Tracing the legacy of Aunt Lydia in Labrador: A Land & Sea archival special
From 1984: Work to keep Labrador's past alive through storytelling
Lydia Campbell was a rarity in her time: a Labrador woman who could both read and write.
She and her two sisters were taught by her father, who arrived in Labrador from England in the early 1800s, using a Church of England prayer book.
From her mother, an Inuit woman, Campbell learned to live off the land and survive in the harsh but beautiful area around Lake Melville. She trapped and fished, hunted partridge and snared rabbit, and worked into her senior years to support her family.
"We never stop work unless we are eating or sleeping in the night, or are singing or reading prayers," she wrote in 1894, when she was 75.
"On Sunday, we have a spell on that happy day."
We know what life was like for the woman affectionately called Aunt Lydia, because she wrote it all down.
Her writings, preserved in a notebook at the request of a visiting missionary, give a glimpse into life in Labrador during the early days of European arrival.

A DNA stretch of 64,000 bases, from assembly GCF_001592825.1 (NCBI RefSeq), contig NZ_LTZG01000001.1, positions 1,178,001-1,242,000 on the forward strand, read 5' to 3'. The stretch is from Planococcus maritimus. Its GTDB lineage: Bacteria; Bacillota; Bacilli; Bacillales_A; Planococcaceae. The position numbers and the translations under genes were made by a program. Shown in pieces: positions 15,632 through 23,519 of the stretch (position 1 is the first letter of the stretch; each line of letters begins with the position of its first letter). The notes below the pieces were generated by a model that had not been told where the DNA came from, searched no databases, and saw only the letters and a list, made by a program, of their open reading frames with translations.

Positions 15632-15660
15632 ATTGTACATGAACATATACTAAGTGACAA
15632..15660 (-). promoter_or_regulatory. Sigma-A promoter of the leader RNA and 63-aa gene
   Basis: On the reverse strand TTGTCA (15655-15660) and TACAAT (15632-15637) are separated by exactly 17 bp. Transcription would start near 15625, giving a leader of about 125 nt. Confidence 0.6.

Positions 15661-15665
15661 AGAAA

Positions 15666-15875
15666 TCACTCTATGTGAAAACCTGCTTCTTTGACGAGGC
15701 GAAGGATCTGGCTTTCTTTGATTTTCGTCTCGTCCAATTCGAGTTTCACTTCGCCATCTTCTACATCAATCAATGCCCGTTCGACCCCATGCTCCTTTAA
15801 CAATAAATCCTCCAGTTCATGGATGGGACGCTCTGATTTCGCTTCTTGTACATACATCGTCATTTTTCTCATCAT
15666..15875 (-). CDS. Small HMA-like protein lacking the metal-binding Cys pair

'We're quite proud of Lydia'
Artist Jean Crane, a descendant of Aunt Lydia, lived in Happy Valley-Goose Bay but enjoyed heading out to the area around Lake Melville and enjoying the land of which Campbell had been so fond.
"I can be Lydia when I'm here," Crane said of her ancestor, who was the first known native-born Labradorian to write in English about the area.
Snowshoeing, painting and getting lost in the times Campbell wrote about, spending time on that land was a connection to a woman who was a source of pride for Crane and her family.
"We believe that she had a great philosophy on life and that she was a very fine person," she said.
"We're quite proud of Lydia."
Another of Aunt Lydia's descendants, Doris Saunders, was also continuing the woman's traditions through her work as the editor of Them Days, a magazine that preserves the stories of Labrador's past.
Read in homes across Labrador and beyond, Them Days records the stories of the land's elders, saving them just as Lydia Campbell's stories had been saved.
The work fostered the connection Saunders felt to Aunt Lydia, one that she had long held and that she saw in her own father.
"I'd love to see where her grave is," she said of the woman, who was unheralded in her day and buried in an unmarked location.
"I think that is something that would bring tears to your eyes and a lump to your throat."
Watch this archival episode of Land & Sea from 1984
For more archival Land & Sea episodes, visit the CBC Newfoundland and Labrador YouTube page.
Want to see more documentaries from CBC? Subscribe to our newsletter: